Is Your Work Environment Unhealthy?
Does the idea of going to work make you feel physically ill? Have you been getting recurring headaches, waves of fatigue, or bouts of stomach sickness on the job? Chances are, you either have a diagnosable illness like the flu, or you’re dealing with the somatic effects of a toxic work environment.
Sadly, few of us go through life without enduring a hostile work environment at least once. While it’s easy to say “just quit!”, that’s not always a possibility. For those who’re stuck in their toxic work environments, here are some ways to get by—and maybe even to get something good out of the negative experience.
1. Communicate the Issue
Whether it’s a coworker being disrespectful or a supervisor with unrealistic expectations, try to talk with them one-on-one about the issue. Plan what you want to say beforehand, and have a solution in mind—it helps to come to the table with ideas of how to improve things, and shows your coworker that you take the issue seriously. Maintain your integrity by remaining respectful and focused on the discussion at hand.
Your coworker may refuse to engage, becoming defensive or shifting all the blame on you as a person. If that happens, move on to our next tip…
2. Realize that this isn’t a Reflection of Your Worth
While some employers or coworkers may use guilt, shame, or fear to get you to do what they want, it’s important to recognize when their criticisms are unfair and to not take them to heart.
Does your employer make you feel like you can’t do anything right? Like no matter how hard you try, it’s never good enough? It’s hard not to take these interactions personally, but for your wellness it’s essential that you realize that they don’t do this because you are legitimately the *worst employee of all time*—they do it because, for whatever misguided reason, this is how they’ve learned to treat people.
Try to notice when your employer or coworker makes you feel bad, and instead of dwelling on self-doubt or criticism, ask questions like these:
Is this really my fault, or is it a systemic issue?
Is this person acknowledging all of the hard work I put into this and other projects?
Are their expectations realistic?
Noticing when their comments present a warped view of reality will prevent you from doing the same. You’re less likely to absorb negative words when you realize that the problem isn’t necessarily yours.
3. Make Allies
You don’t want to go through this alone, and chances are, you don’t have to. It’s unlikely that you’re the only person struggling within your work environment, even if it seems like everyone else is performing effortlessly. Try to make friends within the office, inviting others to grab coffee or hit up happy hour. Say hi in the halls and pass on funny stories to your officemates.
If you feel safe and comfortable (i.e. they won’t report you or make your complaints the talk of the office), you can unload some of your concerns on your friend. Chances are, they’ll know exactly what you’re talking about. If you don’t feel comfortable divulging the problems you’re having, you’ve at least made a buddy to chat and laugh with when you’re feeling overwhelmed. Associating at least one positive thing with your office will make it easier to commute over in the morning.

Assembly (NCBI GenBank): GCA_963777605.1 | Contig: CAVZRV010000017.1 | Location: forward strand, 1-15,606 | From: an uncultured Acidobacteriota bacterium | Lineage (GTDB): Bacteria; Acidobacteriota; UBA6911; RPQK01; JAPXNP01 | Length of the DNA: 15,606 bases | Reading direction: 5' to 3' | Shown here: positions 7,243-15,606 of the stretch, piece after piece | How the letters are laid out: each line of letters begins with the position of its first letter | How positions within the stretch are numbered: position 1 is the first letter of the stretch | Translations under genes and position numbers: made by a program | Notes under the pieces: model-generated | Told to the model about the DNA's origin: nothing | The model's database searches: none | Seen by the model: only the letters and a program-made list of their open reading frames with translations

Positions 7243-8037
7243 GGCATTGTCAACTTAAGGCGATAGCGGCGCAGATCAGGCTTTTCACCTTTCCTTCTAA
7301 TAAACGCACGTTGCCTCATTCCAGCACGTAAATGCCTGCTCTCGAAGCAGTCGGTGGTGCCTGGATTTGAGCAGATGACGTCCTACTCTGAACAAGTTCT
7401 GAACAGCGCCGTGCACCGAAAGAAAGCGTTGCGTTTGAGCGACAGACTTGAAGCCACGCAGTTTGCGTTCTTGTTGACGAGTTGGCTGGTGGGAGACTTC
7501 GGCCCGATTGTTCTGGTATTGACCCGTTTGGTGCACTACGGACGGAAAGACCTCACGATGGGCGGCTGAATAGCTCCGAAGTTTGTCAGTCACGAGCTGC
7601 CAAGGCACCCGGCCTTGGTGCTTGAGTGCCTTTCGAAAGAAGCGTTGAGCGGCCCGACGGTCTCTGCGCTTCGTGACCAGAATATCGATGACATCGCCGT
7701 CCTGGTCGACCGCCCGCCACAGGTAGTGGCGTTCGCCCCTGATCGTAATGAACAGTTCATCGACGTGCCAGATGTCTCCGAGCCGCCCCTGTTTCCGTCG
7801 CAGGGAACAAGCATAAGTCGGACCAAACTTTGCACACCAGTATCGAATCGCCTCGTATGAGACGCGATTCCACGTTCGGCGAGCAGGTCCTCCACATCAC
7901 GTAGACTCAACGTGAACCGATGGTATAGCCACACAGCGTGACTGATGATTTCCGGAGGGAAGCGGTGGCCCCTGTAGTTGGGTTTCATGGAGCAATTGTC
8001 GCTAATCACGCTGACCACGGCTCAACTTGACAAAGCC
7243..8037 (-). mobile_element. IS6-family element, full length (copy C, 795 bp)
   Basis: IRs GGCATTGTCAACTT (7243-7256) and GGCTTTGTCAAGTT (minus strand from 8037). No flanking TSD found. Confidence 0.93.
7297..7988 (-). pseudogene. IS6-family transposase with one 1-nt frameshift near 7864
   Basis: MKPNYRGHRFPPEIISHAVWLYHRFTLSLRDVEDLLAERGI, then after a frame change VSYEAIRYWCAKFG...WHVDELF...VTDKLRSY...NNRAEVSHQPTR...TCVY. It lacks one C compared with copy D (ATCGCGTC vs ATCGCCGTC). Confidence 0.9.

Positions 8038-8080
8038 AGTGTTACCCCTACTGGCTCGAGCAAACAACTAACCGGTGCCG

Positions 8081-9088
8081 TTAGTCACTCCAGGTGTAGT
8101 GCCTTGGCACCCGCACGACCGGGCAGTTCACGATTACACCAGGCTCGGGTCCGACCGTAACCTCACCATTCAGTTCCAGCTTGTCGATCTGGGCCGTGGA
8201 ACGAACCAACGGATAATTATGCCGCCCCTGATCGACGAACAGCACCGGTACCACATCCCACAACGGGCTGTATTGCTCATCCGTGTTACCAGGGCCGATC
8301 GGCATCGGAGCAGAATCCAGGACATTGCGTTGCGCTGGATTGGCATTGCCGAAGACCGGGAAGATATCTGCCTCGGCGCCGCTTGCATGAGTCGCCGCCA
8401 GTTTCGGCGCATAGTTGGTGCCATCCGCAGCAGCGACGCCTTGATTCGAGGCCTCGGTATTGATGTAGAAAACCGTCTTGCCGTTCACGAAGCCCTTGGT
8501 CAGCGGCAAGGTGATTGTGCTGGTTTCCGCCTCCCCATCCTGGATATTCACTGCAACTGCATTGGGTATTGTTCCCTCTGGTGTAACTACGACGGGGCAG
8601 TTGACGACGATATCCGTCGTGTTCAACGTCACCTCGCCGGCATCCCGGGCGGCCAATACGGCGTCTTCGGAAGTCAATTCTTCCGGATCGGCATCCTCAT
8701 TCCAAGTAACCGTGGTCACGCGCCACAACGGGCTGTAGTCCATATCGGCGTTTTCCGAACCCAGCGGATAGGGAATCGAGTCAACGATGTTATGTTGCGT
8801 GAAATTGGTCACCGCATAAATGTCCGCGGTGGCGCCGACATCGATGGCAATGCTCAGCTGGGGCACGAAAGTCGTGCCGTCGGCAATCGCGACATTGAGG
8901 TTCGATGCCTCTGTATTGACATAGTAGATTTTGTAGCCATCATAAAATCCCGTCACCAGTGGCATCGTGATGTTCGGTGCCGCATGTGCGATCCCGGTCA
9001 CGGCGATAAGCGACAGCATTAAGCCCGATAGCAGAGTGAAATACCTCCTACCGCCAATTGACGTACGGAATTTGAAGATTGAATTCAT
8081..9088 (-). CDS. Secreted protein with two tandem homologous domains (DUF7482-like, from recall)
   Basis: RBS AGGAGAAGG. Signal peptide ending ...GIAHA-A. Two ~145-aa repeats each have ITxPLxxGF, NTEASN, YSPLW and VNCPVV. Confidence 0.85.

4. Take Breaks
It’s easy to get so caught up in your work that you forget to take breaks, but this is a major error. Your work environment is bad enough—don’t make it worse by missing meals, burning yourself out, or simply sitting in a negative space for a full day.
Take a walk: Research shows that exposure to the sun causes our bodies to release endorphins, which make us feel good. Exercise also decreases stress and improves mood and energy levels. This solution is an all-around win.
Go get coffee or lunch: Get out of the office and treat yourself to a nice latte or a healthy meal. Not only will you get the benefits of being outdoors, you’ll also have a mood boost from getting a nice snack.
Meditate: Even a few minutes of meditation can help decrease stress, and you can do it from inside your workplace. Check out websites like The Chopra Center or podcasts like The Meditation Podcast to find free samples.
5. Personalize your office space
Put a few things that make you feel happy around your office or cubicle. They can be visual (pictures of family and friends, letters from happy clients), olfactory (air freshener, a nice smelling lotion), gustatory (snacks in your drawer), or anything else you can imagine! When you’re working, listen to soothing or energizing music with your headphones. Make your workplace as pleasant as it can be, given the circumstances.
6. Know when leaving is absolutely necessary
Leaving a job when you have nothing else lined up or feel you need the position to move forward in your given field is not ideal. However, if your psychological and physical health are seriously in danger, it’s time to move on. You won’t be the first person to take a drastic step like this, and you won’t be the last. Try to outline what you would do in case of emergency—how much do you have saved up, and is there more you can save in the meantime? What are some alternate job opportunities, even small, part-time ones? How would your social network be willing to help you if worst came to worst?
Most importantly, know that you deserve a happy and healthy workplace, and there are plenty of them out there. Your life and self-worth don’t have to be defined by your current workplace. You’re so much more than that.
Lilly McGee is Viva’s Director of Operations and Communication. A published poet, she enjoys writing about mental health, literature, and identity. Other pieces include “The Psychological Effects of Stereotyping” and “Mental Health on TV.”